Recently I was at a family dinner with two adorable bumbling kids – the little girl was excitedly telling me all that she had learnt about respiration at school when suddenly her adorable younger brother bellowed at all the elders “elbows off the table please” – you see, he’d just learnt it in school. And as the ‘elders’ complied with the orders, they all invariably had to straighten up to be able to eat the food gracefully. This charming reiteration of table manners by an 8-year-old is not a matter of aesthetics but is a significant matter of our anatomy. We keep elbows off the table because to do that you need to have a great posture or in other words a strong spine.
In evolutionary terms, it is our unique posture with an upright spine that set the stage for us to become human. This was facilitated by the development of a unique curve called the Lumbar curve or in simpler terms, our lower back. This was the critical evolutionary breakthrough which made us the only beings on the planet that could walk (exclusively) on two feet ~ our distinctly human quality.
With a straight spine we could walk and use our hands for other skills like building tools, which created abundance of food and the need for sharing it so we could in turn partake from others when we had a rainy day. The dynamics of social interaction (need to identify free loaders among other things ) led to our brains getting sharper and smarter so we could be more successful and survive by forging new relationships.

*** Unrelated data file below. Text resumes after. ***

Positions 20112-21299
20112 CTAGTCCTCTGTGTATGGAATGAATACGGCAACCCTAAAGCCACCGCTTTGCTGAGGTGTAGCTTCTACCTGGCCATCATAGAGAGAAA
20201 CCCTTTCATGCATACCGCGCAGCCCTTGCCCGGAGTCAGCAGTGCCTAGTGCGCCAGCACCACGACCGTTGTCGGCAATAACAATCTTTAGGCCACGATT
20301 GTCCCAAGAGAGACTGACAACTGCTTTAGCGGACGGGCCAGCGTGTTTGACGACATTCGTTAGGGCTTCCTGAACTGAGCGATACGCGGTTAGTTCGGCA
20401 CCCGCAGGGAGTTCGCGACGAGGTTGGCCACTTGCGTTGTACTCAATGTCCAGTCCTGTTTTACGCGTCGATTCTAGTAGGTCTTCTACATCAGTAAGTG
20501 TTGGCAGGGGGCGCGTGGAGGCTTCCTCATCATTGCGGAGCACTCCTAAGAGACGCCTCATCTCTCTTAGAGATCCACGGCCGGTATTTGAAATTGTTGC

In fact, it was the lack of these social skills that the Neanderthals were wiped out even though they were perhaps as smart as homo sapiens. It had long been believed that Neanderthals didn’t survive because they were dim witted, but a research study lead by Professor Dan Adler discovered that the actual reason for their failure was lack of social skills. Since they did not socialize and lived in isolated groups, they could not leverage group dynamics for survival. Whereas modern humans were more mobile, traveled longer distances, made friends and helped each other out.
What is interesting is that the Neanderthals could do anything that humans could, some lived in house like structures, buried the dead with flowers, they were structurally stronger, made the same tools, hunted the same animals, could control fire and understood technique and behavior just as well. But they differed from us in one unique way – the lumbar curve in the spine of Neanderthals was the exact opposite of humans. And clearly, that didn’t work in favor of their survival.
Our spines also help us maintain a horizontal gaze and look people in the eye while interacting thus enabling stronger social bonds. Robert Dunbar a Psychologist at Oxford University believes that human brain became bigger as the social groups got larger. He observed that the larger the group size of a species, the bigger was its brain. Yet another study recently finds a strong correlation even between the amount of gray matter and well, the size of someone’s social network or the number of Facebook friends! But there was one big evolutionary event that happened before we became smart or social and that was the straightening up of our spine. This single event differentiated us from all the other species and is a trait that remains unique to us.
This development was so significant that it can be said that the evolutionary success of our species is largely due to two reasons and in this order –
• Unique curved spines
• Large intricate brains
We started with a flat spine as sea creatures, an arched spine (thoracic curve) as amphibious reptiles, gained another curve (cervical) to balance our neck and finally we became human as we gained a lumbar curve in the lower back to stand up straight.